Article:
Bill Leak On Show at the National Cartoon Gallery
The new exhibition space at the National Cartoon Gallery in Coffs Harbour will welcome one of the most famous, and infamous, names in Australian cartooning as it opens its doors on Friday.
The latest exhibition at the extensively renovated venue will feature the work of the late Bill Leak, for many years the political cartoonist for The Australian, and his son and successor at the newspaper, Johannes.
Illustrating Political Life
These cartoons and caricatures cover the political and social life of Australia during the past 30 years, with 120 of Bill Leak’s cartoons going on show, as well as 40 by Johannes. There will also be 14 pen and ink caricatures, featuring the likes of Gough Whitlam, Kerry Packer and Angus Young.
Leak was a skilled artist and portrait painter and regular entrant in the Archibald Prize and his first published cartoon was in The Bulletin in 1983.
He went on to win nine Walkley Awards for his work.
Bill Leak Honoured
At a memorial service after Bill died suddenly in 2017, then prime minister Malcolm Turnbull – the subject of a Leak Archibald entry in 1994 – paid tribute to an artistic talent that possibly didn’t receive the credit it deserved.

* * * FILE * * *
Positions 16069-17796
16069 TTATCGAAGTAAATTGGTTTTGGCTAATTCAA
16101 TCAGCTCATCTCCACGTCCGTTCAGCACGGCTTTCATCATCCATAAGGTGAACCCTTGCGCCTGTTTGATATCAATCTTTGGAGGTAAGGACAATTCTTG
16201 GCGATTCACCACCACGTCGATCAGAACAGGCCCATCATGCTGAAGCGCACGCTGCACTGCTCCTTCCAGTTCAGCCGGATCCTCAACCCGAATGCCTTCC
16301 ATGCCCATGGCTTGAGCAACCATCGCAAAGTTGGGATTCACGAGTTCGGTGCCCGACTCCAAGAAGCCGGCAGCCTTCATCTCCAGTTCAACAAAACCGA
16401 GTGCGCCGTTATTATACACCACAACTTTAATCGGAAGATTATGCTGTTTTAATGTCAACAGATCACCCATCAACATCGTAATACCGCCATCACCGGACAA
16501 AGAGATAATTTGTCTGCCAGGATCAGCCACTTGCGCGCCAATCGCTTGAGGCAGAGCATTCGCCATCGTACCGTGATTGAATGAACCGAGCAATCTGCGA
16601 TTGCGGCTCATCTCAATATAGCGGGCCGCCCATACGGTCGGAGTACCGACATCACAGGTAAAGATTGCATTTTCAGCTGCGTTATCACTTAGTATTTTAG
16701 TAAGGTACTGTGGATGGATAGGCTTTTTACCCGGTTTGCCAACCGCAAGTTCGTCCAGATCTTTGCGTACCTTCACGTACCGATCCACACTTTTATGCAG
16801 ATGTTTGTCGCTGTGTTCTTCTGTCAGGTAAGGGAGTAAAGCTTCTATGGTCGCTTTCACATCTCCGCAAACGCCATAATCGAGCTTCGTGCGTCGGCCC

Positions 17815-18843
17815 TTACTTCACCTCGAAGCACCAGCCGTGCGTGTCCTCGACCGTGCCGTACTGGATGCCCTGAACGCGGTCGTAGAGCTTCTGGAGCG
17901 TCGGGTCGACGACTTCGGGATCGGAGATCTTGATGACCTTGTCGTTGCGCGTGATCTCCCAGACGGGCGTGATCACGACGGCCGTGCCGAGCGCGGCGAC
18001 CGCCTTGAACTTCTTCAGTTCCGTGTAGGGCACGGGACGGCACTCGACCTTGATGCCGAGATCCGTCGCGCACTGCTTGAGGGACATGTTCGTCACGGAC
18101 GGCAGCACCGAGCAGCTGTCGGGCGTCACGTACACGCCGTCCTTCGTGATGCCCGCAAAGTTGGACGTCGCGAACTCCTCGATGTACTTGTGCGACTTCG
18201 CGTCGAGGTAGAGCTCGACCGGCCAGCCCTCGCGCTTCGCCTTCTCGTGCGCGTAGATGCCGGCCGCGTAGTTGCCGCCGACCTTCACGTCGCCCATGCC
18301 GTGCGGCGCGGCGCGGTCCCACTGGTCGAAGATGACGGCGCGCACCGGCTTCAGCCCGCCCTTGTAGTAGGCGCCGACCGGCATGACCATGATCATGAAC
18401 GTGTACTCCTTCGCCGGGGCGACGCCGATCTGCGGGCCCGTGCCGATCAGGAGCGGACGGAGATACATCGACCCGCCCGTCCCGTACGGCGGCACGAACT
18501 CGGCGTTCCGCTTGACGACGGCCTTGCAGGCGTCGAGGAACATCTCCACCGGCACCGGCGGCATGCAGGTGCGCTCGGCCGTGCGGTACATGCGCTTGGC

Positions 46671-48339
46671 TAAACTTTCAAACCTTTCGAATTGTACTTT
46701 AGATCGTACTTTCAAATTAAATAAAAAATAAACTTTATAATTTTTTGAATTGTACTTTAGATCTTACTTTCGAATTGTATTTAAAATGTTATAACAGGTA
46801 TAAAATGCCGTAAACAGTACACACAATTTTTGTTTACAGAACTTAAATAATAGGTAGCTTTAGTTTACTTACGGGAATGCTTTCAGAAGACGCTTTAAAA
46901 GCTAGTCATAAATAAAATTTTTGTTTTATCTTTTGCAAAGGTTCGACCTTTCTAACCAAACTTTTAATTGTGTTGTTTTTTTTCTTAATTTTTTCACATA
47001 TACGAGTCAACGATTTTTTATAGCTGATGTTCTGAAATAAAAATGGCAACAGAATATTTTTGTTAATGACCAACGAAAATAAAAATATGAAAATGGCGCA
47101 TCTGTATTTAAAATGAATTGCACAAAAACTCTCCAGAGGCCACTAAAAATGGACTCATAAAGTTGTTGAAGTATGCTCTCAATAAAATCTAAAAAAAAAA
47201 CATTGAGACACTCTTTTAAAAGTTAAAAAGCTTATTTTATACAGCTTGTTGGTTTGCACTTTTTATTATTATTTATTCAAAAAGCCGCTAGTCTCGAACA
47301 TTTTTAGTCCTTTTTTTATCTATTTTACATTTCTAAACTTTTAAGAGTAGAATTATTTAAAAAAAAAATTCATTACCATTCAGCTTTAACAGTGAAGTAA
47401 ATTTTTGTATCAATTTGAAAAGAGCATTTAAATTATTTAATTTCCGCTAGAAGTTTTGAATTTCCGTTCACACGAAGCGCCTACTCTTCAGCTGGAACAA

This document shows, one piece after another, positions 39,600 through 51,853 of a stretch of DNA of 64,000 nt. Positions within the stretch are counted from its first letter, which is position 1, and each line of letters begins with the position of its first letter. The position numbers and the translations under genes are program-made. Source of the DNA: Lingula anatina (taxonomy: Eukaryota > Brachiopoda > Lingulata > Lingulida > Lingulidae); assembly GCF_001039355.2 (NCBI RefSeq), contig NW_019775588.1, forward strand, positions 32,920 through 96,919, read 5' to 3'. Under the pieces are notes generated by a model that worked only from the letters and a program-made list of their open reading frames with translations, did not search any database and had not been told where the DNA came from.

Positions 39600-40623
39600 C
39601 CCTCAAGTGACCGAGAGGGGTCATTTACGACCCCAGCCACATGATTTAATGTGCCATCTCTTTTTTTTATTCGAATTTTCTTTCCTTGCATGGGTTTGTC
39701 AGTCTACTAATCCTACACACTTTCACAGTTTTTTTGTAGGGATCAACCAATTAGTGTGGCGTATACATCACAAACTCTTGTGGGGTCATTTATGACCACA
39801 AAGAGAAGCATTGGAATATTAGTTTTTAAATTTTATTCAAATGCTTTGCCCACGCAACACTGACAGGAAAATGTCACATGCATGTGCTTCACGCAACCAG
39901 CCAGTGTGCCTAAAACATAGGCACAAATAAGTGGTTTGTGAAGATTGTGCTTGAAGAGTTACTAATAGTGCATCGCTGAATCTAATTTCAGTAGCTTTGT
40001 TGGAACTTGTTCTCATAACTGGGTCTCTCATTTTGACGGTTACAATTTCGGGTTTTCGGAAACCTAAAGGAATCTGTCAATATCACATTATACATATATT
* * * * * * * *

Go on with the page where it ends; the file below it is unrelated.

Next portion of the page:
“The artistic establishment couldn’t accept that a newspaper cartoonist was such a talented painter,” Turnbull said.
Leak’s later work generated plenty of controversy and criticism, with his cartoons angering many with their unsympathetic views of subjects such as Aboriginal life and Muslim fundamentalism. Some of these cartoons will be included in the exhibition.
“When Bill got into trouble over the cartoon on the Aboriginal father not knowing the name of his child, he copped a lot of flak, and copped a lot of flak from other cartoonists in this country who were saying that what he said was outrageous,” fellow cartoonist Mark Knight said after Leak’s death.
“He took on radical Islam in Sydney … he was under a lot of pressure. He never took a backward step, he was never defeated and he was always so eloquent in his defence of what he believed in, even if people thought his cartoons were quite vulgar, he was a very eloquent man.”
The Bill Leak exhibition opens at the National Cartoon Gallery on Friday February 5 and runs until Sunday May 30.
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